Q&A: blog series explores the transition to a predominantly urban world

Article, 16 January 2020

IIED has launched a series of blogs that will examine different aspects of global urban change, including analysis of the social, political and environmental factors that cause cities to thrive or decline. David Satterthwaite highlights what to expect.

A landscape of old houses

An aerial image of old Delhi. But the megacity continues to grow and its predicted 43m inhabitants in 2035 would make it the world's largest city (José Antonio Morcillo Valenciano, via Flickr, CC BY 2.0)

IIED has launched a series of blogs that will examine different aspects of global urban change. Kicking off the series for 2020, the first blog looks at the world’s 100 largest cities and how their scale has changed over the last 220 years.

Later blogs will explore wider urban trends, including analysis of the social, political and environmental factors that cause cities to thrive or decline. IIED’s David Satterthwaite (DS) will curate the series; here he tells us more about what to expect.

Q: Can you give an overview of what this blog series will cover?  

DS: The series is about the transition to a predominantly urban world and will review the whole spectrum of urban centres: from the nine cities with over 20 million inhabitants to the tens of thousands of small urban centres. The blogs will look at nations that have come to have very large cities and which do not (or cease to) and the factors influencing these trends.

We’ll ask whether a country can be successful without large cities. Which are the fastest growing cities? And the slowest growing, or which are shrinking?

This detailed and global coverage is made possible by the latest edition of the UN Population Division’s World Urban Prospects, whose datasets are available and downloadable. We’ll be posting a new blog every two weeks and as the blog develops, different voices will be invited to contribute.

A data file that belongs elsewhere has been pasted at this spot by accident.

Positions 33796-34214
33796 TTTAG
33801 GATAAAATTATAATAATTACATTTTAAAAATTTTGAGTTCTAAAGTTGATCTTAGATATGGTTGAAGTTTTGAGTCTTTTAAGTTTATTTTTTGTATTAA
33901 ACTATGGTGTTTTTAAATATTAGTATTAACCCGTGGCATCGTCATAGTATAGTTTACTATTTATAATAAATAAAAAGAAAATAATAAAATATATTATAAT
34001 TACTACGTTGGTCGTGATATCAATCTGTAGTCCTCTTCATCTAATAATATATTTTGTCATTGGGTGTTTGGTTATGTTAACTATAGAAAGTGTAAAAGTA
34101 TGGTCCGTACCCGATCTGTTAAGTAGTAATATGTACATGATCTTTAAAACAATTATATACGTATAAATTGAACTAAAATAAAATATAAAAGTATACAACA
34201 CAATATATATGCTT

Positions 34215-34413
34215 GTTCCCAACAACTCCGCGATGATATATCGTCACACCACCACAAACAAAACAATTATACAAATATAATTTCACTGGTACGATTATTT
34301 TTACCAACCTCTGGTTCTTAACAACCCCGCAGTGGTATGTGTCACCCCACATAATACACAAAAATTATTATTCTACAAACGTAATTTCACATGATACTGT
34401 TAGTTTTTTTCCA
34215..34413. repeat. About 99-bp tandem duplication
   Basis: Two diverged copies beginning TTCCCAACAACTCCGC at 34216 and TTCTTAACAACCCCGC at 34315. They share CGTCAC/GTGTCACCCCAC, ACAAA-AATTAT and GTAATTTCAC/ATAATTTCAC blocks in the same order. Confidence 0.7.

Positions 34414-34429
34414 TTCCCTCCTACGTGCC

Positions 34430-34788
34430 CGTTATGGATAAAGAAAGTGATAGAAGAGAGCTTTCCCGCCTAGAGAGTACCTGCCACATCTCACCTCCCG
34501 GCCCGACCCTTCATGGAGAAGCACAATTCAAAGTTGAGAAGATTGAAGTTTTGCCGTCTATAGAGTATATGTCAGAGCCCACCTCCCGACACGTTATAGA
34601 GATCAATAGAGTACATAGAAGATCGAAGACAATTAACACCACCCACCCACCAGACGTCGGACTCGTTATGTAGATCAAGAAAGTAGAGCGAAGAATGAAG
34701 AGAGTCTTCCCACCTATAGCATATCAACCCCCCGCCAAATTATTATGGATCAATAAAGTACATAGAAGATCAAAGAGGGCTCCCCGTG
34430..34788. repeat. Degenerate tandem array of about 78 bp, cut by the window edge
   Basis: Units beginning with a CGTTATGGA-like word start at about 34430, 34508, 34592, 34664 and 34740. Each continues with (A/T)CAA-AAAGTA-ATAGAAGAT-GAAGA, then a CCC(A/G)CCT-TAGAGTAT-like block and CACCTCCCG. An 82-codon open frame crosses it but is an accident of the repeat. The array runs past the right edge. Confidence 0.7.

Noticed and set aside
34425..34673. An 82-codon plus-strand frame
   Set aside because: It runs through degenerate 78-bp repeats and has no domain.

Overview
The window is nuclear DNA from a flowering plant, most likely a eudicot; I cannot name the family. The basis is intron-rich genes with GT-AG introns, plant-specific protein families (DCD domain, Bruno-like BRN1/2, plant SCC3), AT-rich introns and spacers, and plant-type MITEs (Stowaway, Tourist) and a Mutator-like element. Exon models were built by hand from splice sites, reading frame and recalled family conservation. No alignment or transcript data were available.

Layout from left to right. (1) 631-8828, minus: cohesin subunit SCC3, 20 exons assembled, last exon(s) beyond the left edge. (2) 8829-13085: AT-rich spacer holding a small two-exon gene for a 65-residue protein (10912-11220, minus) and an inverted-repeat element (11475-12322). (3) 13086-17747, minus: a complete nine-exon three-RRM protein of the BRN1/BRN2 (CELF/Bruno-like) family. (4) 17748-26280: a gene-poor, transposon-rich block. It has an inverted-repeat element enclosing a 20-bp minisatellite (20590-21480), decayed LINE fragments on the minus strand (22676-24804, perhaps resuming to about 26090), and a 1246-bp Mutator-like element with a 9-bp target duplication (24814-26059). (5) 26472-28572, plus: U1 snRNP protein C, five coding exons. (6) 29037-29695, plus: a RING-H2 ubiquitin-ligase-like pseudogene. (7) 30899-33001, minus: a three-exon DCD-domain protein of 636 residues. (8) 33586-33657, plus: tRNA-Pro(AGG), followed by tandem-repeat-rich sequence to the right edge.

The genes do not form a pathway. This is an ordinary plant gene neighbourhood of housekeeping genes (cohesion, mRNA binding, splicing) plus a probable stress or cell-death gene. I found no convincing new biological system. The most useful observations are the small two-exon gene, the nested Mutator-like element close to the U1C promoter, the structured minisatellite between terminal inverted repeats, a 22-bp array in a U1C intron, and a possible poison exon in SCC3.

Q: Why are you curating this series now?

DS: The idea of doing this blog series came as I began to revise and update a working paper from 2007: 'The transition to a predominantly urban world and its underpinnings'. I am also being encouraged to update the 2002 paper 'The ten and a half myths that may distort the urban policies of governments and international agencies'. Both these working papers generated a lot of interest when published – and still do. Most of the blogs will draw on the updates to these two papers.
The origin of this work goes back to 1986 when Jorge E. Hardoy (then-director of IIED’s Human Settlements research group) and I wrote a paper on current and recent global urban trends. In 'Urban change in the third world: are recent trends a useful pointer to the urban future?' we sought to put these trends in a historical perspective and draw from more detailed understandings of the economic, political, social and demographic underpinnings of urban change within each nation. An updated version was published in our 1989 book, 'Squatter Citizen', with further updates published in 1996, 2003 and 2005.